Dancing with Doubt and Confidence
If I could pick two influences that have the greatest impact on my own successes and failures in life, they would be my two dance partners, personal doubt and self-confidence. Even though I know I have total control over these two emotional states, it’s always a struggle finding a healthy balance between the two. Self-confidence is so crucial to the way I present myself to others and the way I engage with life in general. When I take on a task with a high level of self-confidence, it’s almost certain that I will enjoy the process and end up with a very good outcome. However, in order to keep innovating and growing on a personal and professional level, I need to periodically question plans and approaches. That’s where the dance of Doubt and Confidence becomes very complicated.
When I decided to make the move from IT professional to professional trainer, I did so with a great deal of enthusiasm and self-confidence, which is exactly what’s needed to be successful. I spent a great deal of time reviewing the training material. Even though I was very familiar with the technology, I discovered that delivering scripted explanations and examples was very different from what I was familiar with. My first official training event came, and I was feeling good about my preparation. I had my dance partner Confidence proudly at my side and was ready to get going. Once the class started, came the technology issues. Problems with the transfer process resulted in totally blank Power Point slides. Then the conference call kept dropping, and I was losing my network connection to the class. Needless to say, my dance partner Confidence crawled off into the corner and shriveled up while I was feeding all of my emotional energy to my other dance partner, Doubt. By the end of the class, my new dance partner weighed over 300 pounds, had two left feet and was named Doubt. For the rest of the class I was consumed with dread and started making lots of mistakes.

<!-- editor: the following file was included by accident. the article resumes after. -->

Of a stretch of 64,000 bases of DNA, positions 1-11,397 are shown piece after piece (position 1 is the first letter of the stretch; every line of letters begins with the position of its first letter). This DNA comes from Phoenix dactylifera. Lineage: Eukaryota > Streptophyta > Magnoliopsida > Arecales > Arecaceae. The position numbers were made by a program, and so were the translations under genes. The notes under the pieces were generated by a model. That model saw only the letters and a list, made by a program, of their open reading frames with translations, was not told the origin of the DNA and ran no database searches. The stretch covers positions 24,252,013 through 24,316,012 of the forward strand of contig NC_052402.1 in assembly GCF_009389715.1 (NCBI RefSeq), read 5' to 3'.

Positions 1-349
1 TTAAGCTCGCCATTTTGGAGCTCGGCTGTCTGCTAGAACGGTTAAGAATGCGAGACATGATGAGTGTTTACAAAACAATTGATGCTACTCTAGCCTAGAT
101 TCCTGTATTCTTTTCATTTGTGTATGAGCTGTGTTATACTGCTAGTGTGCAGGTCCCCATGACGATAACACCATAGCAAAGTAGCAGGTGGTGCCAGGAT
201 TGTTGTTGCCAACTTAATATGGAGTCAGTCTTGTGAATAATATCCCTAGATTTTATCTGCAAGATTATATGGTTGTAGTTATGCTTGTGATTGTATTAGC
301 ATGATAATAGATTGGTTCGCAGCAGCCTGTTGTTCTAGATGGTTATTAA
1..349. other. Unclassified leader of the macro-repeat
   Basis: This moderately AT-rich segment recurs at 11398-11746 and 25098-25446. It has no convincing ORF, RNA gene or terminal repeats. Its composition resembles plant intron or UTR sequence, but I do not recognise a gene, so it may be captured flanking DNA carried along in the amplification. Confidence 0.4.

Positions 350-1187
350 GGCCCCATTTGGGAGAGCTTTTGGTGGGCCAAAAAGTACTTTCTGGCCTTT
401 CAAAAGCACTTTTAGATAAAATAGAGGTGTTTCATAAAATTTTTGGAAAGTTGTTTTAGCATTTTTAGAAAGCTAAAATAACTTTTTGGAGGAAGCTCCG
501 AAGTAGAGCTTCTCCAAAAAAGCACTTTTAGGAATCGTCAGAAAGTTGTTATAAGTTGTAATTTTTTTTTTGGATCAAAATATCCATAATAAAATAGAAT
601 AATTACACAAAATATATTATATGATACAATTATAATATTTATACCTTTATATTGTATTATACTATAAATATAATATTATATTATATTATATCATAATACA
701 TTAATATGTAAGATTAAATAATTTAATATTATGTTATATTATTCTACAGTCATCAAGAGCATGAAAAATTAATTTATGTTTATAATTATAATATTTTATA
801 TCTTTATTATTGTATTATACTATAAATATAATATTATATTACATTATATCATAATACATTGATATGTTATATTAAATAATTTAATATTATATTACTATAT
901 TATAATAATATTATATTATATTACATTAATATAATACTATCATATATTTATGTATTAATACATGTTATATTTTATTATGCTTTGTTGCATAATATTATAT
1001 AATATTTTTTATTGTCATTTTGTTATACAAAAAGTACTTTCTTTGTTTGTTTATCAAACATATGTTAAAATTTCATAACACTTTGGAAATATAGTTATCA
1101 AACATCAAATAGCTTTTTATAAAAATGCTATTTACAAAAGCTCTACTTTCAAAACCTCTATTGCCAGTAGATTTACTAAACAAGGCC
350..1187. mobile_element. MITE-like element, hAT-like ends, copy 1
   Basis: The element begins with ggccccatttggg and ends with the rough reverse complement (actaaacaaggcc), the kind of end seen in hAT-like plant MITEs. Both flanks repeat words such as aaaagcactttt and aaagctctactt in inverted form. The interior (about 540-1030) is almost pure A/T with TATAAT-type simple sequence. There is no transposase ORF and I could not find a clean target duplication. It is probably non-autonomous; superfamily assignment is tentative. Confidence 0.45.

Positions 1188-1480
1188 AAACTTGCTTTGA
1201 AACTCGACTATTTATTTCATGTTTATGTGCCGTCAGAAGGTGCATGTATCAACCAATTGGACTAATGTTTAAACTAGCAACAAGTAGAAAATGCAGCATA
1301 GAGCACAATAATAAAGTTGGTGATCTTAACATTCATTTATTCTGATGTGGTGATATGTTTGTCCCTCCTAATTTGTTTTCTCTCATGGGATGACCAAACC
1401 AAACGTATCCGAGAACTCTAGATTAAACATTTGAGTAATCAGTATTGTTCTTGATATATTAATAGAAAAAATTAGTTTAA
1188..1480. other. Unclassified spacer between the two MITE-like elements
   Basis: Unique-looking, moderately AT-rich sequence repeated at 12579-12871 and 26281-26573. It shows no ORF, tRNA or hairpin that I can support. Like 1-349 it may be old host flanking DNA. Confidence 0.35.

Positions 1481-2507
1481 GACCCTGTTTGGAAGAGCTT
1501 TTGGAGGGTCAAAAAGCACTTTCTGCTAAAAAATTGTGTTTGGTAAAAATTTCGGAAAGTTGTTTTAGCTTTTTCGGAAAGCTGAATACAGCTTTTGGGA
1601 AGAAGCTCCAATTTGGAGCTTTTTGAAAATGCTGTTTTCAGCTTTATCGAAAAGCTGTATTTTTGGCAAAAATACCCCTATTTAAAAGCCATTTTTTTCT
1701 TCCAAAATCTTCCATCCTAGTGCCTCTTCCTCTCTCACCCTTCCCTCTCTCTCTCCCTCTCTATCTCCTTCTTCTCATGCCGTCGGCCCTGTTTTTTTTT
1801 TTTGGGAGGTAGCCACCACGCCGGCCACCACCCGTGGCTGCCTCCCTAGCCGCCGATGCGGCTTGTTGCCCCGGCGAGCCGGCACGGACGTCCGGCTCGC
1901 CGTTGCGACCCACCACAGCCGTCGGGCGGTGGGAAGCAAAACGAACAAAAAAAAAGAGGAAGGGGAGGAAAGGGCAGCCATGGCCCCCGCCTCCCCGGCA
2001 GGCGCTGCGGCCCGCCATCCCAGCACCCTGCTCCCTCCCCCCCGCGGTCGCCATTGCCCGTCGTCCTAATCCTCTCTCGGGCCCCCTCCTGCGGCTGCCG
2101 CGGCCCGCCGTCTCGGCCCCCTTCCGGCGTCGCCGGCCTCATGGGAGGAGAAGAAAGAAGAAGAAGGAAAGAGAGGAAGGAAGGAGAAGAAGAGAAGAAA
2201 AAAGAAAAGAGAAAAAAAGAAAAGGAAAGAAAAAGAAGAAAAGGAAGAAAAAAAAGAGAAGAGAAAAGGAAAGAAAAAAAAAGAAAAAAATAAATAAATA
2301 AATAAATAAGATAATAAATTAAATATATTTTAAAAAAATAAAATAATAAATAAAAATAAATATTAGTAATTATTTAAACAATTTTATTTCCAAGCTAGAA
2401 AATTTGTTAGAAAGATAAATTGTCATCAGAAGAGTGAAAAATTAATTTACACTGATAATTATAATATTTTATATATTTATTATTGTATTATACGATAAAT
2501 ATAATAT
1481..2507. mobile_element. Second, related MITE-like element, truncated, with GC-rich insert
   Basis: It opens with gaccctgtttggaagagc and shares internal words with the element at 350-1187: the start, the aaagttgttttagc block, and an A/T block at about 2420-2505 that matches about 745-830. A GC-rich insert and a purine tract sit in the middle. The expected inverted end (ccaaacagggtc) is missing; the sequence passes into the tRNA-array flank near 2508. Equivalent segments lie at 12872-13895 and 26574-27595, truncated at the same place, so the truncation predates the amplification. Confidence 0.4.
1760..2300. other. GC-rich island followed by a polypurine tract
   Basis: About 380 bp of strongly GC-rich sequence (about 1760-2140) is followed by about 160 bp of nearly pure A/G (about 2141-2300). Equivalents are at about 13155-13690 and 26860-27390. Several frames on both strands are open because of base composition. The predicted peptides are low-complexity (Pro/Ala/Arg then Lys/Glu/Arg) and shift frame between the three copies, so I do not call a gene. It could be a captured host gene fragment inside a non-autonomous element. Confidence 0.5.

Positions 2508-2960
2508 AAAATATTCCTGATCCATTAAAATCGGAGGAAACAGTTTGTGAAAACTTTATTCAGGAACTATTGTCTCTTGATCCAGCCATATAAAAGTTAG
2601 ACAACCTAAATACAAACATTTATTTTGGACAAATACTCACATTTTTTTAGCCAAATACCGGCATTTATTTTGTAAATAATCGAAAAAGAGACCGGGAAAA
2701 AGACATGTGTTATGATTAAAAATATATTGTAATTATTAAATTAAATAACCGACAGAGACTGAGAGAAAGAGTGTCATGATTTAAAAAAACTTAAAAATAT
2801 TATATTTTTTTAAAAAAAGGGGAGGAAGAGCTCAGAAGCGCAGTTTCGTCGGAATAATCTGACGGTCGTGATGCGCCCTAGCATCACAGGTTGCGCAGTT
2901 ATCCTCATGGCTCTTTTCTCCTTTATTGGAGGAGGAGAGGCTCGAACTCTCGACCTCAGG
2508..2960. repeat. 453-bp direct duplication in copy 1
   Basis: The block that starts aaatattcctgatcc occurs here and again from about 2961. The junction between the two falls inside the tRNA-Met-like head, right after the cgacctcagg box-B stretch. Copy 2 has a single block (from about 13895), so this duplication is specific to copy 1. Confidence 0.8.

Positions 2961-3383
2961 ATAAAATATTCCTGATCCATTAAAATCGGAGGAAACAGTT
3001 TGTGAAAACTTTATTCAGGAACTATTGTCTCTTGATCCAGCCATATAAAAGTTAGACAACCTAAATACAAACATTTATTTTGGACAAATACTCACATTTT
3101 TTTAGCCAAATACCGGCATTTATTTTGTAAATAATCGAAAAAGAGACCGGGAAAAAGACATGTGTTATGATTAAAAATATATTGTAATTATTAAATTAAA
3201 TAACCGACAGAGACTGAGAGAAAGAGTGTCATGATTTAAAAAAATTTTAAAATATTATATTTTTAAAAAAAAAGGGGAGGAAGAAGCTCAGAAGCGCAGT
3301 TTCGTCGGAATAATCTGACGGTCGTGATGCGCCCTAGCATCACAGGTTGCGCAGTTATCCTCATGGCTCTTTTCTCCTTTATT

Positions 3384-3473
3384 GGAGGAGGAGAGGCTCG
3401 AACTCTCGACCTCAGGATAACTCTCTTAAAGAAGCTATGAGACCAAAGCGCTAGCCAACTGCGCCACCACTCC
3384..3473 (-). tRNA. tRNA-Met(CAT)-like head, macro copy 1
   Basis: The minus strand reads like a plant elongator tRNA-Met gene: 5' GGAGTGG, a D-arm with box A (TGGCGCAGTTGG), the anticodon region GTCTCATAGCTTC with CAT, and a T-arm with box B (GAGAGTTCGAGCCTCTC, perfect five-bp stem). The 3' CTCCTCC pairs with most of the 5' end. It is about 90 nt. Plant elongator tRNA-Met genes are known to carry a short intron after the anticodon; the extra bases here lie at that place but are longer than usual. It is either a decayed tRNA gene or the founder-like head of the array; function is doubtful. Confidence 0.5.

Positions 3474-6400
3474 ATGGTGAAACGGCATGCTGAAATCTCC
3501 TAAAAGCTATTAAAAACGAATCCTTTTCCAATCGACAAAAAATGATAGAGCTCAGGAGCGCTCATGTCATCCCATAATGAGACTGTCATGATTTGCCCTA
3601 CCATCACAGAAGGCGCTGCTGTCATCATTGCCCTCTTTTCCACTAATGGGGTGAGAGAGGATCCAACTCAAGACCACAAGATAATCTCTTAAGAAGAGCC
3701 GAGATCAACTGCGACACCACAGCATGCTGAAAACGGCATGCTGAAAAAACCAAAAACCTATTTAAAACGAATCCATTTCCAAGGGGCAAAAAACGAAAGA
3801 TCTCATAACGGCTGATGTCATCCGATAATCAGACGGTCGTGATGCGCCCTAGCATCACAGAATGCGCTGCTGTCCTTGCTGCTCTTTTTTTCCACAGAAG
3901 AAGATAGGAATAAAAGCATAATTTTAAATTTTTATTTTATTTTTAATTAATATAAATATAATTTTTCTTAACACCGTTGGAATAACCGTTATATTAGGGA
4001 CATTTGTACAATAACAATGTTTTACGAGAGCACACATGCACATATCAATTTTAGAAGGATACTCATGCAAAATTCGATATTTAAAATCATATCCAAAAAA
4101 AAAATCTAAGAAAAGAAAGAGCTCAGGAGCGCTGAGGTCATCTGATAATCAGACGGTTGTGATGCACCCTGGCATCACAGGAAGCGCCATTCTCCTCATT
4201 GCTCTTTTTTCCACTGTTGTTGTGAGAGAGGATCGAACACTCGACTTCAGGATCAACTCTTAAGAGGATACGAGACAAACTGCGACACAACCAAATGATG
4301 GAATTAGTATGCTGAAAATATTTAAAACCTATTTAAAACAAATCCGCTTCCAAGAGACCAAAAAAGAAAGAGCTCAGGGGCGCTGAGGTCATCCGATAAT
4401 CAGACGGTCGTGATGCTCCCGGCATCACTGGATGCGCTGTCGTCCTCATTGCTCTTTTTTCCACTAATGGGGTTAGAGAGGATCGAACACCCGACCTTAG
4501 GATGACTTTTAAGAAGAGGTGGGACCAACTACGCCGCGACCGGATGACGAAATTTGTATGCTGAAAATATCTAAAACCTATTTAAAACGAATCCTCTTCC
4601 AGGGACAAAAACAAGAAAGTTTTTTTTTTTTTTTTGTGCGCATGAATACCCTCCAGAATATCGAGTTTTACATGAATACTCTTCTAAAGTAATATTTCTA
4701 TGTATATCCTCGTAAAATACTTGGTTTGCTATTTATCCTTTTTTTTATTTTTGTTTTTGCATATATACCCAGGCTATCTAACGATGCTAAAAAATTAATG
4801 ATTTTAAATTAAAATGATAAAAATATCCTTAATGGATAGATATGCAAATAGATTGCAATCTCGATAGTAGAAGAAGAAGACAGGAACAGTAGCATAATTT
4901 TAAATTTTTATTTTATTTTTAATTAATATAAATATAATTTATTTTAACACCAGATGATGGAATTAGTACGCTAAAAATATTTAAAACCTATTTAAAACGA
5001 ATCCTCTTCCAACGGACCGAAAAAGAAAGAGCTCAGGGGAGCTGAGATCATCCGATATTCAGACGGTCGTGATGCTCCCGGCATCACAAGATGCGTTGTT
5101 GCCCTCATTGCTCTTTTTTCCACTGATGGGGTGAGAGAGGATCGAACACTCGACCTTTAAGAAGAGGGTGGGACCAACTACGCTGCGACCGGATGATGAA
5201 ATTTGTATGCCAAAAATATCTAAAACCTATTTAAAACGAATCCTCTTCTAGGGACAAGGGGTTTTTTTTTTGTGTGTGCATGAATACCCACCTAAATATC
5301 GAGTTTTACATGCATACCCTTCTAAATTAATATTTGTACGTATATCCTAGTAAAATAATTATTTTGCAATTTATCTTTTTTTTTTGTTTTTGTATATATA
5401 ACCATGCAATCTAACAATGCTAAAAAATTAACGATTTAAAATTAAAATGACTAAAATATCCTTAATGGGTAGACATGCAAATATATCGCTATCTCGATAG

I knew I needed to make changes to how I approach difficult situations if I was going to be successful as a professional trainer. Because this first training experience was such a disaster, I felt I had seen a worst case scenario. I felt if I could be prepared for at least these problems going forward, I would have most potential problems covered. Just then my dance partner Confidence perked up and proclaimed that this was a onetime thing and it could never happen again. After considering that, I decided to take a bit of Doubt and feed it to Confidence. There is no way to know all of the possible problems that will confront me, so a bit of Doubt is a necessary motivation for planning to prevent future disasters.
Nowadays I have Doubt on a strict diet and have Confidence on a rigorous exercise routine. When I review my class surveys, I don’t just focus on the negative or positive but look for possible intersections between the two. I often get conflicting results from class surveys such as "it’s too long", "it’s too short", "there’s not enough explanation", "explanations sometimes ramble", etc.… I think these opposing responses will help me develop the best possible balance of content and delivery techniques. I think the observation that good trainers are also good story tellers is spot on. I am continually trying to develop an interesting and compelling story for each class. I would love to say that I am there or even close, but Doubt reminds me that I still have a lot of room for improvement and Confidence reminds me about the time I wound up feeding all of my Confidence to Doubt.
Posted by Tim Schilling, Sr. Trainer, Epicor University